Governor Roy Cooper spoke of his plan to raise teacher salaries Wednesday at South Central High School in Winterville.
“We’re here today to talk about a critical issue,” Cooper said to press after visiting privately with teachers and walking through several classrooms at the school. “And that is investing significantly in teacher pay.”
Cooper has been visiting schools and spreading a portion of his upcoming budget that calls for an average five percent increase in teacher pay this year, and another five percent increase next year.
“It is the largest two-year investment in teacher salaries in a decade,” Cooper said.
He said he won’t need to raise taxes to reach the combined average 10 percent increase over the next two years. The rest of Cooper’s budget, he said, will roll out in the next few weeks.
Cooper is also proposing a $100 stipend to help with teachers’ needs at the beginning of the school year, like the cost of basic classroom supplies.
“I think it’s important that we have this tangible acknowledgement that we appreciate the many sacrifices of our teachers and what they have to do to ensure that kids have what they need to learn,” Cooper said.
He said he cares deeply — which he says his budget will reflect — about investing in education from early childhood to post-secondary education.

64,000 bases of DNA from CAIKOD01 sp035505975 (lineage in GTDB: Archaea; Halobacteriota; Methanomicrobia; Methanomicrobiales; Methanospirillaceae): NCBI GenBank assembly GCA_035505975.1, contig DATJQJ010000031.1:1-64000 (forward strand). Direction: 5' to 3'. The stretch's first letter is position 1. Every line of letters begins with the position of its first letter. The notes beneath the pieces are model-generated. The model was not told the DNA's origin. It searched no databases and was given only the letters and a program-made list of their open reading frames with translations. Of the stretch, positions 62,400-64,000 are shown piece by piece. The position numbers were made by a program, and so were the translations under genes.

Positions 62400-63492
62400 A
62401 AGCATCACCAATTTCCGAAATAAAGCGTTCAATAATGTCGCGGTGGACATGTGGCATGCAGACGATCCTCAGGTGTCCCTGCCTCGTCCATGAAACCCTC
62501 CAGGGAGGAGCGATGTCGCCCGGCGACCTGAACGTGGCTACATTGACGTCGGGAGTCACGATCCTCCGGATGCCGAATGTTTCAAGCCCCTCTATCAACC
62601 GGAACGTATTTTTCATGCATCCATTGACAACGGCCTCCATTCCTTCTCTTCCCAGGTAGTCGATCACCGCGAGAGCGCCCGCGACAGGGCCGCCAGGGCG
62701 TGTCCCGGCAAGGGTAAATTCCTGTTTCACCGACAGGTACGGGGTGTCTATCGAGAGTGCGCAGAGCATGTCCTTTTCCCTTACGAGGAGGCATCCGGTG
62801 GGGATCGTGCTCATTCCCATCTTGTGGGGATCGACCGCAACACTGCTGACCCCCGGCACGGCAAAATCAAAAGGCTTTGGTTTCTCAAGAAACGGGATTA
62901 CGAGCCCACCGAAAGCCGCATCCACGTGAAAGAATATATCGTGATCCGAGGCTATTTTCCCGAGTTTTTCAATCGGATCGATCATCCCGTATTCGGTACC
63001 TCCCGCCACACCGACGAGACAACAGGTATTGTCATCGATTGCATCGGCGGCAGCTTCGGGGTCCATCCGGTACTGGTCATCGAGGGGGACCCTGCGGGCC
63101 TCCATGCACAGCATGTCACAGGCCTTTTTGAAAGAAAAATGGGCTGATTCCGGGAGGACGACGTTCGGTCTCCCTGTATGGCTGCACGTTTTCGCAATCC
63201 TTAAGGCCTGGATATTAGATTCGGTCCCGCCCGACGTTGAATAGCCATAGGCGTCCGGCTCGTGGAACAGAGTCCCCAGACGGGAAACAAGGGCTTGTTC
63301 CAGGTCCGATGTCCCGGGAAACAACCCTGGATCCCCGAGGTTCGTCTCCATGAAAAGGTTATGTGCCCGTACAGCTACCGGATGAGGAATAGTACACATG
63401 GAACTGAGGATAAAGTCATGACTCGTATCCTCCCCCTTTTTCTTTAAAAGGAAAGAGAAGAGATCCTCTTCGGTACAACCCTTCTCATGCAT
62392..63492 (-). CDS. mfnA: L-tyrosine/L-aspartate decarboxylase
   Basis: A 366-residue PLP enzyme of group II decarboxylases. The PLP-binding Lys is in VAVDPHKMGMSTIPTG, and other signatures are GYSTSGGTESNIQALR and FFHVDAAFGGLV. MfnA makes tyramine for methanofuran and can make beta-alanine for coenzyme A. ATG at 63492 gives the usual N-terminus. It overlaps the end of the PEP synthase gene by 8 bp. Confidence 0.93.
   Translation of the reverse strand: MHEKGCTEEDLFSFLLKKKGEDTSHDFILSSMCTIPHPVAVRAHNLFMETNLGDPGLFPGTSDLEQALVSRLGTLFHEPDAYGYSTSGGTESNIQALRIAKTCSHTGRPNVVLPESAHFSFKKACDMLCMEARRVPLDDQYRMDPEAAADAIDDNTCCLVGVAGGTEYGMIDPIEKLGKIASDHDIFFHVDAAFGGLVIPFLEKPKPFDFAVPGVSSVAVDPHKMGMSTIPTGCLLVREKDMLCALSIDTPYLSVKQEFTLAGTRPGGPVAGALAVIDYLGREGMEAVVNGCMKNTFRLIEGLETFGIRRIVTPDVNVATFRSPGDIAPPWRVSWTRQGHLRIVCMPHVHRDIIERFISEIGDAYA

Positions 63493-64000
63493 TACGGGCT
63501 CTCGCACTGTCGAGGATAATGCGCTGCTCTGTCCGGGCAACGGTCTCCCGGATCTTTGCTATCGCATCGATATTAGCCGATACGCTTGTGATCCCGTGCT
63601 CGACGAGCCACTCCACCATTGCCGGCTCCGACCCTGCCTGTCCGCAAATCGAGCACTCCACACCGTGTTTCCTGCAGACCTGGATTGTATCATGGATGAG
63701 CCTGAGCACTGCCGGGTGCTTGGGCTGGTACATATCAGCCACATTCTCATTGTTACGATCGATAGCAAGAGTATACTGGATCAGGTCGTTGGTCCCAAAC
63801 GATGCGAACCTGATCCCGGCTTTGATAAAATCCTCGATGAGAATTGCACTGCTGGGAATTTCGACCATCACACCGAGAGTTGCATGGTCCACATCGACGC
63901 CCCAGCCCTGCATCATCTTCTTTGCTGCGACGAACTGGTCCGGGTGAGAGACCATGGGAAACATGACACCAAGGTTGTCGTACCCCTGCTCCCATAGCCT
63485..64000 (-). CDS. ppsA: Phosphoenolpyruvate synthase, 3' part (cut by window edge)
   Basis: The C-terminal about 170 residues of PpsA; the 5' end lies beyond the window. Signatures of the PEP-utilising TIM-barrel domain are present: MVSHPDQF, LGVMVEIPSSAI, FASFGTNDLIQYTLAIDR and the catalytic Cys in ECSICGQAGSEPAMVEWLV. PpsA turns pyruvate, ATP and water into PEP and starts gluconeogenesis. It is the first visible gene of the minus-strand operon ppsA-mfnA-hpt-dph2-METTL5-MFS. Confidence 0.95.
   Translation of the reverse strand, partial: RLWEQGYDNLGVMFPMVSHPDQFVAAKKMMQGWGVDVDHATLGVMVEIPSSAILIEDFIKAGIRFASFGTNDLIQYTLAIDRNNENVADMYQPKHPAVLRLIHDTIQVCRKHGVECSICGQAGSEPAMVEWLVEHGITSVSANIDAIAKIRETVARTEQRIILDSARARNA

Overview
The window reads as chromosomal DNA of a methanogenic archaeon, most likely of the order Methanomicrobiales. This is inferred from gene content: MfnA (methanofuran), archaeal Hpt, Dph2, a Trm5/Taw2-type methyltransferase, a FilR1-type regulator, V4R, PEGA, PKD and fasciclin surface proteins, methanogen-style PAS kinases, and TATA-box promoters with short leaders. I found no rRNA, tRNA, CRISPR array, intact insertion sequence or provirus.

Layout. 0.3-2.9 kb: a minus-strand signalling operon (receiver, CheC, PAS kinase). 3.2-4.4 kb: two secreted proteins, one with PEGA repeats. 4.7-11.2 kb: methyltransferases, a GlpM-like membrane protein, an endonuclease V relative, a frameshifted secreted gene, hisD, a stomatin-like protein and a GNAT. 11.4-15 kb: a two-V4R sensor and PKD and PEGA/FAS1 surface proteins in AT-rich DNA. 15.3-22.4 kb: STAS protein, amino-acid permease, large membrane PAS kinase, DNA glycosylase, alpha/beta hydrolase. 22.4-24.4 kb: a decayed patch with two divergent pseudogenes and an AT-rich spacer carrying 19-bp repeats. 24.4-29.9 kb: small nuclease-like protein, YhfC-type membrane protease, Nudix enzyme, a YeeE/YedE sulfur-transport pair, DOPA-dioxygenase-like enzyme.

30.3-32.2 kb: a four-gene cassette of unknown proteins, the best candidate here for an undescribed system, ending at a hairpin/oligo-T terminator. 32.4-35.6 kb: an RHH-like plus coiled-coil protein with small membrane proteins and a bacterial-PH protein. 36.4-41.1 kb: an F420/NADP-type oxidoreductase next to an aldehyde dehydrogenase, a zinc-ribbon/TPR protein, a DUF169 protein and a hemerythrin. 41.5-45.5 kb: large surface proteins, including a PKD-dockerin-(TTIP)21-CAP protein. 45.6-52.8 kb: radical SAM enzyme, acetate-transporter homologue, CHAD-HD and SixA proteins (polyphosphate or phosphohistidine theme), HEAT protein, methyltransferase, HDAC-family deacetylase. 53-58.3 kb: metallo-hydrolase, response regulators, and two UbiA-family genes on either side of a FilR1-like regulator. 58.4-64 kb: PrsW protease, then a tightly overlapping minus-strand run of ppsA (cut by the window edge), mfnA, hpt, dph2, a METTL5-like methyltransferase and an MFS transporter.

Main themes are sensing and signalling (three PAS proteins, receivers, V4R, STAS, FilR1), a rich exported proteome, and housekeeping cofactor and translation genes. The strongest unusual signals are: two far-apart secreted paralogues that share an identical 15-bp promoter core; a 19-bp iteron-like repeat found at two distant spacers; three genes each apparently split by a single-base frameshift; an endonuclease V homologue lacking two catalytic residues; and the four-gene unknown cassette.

“But I thought it was important for me to lead with this issue of teacher pay,” Cooper said.
Cooper said he will continue to raise teacher pay at this rate, with help from the legislature, which will put the state at the top average teacher salary in the Southeast in three years. North Carolina, Cooper said, would reach at least the national average in five years.
Standing beside Cooper were teachers from South Central, administrators, and local board of education members. Also present was the mayor of Greenville, Allen Thomas.
Cooper talked about his deep roots in public education and in eastern North Carolina. His mother, he said, was a public high school teacher in Nash County who he watched perfect lesson plans at home. He said he came from seven or eight generations of farming in this part of the state.
Cooper said the reputation of excellent public education has started to slip, and the state has lost teachers to neighboring states with higher pay and “more respect.”
“I believe that, despite all of the partisan rhetoric that you’re seeing going back and forth on this issue about who’s to blame and who takes the credit, we all need to start looking forward,” Cooper said.
“And I hear positive things about teacher pay from (Republicans). Let’s take those areas of agreement and let’s go forward and do what we need to do for public education.”
Watch Cooper’s full press conference below.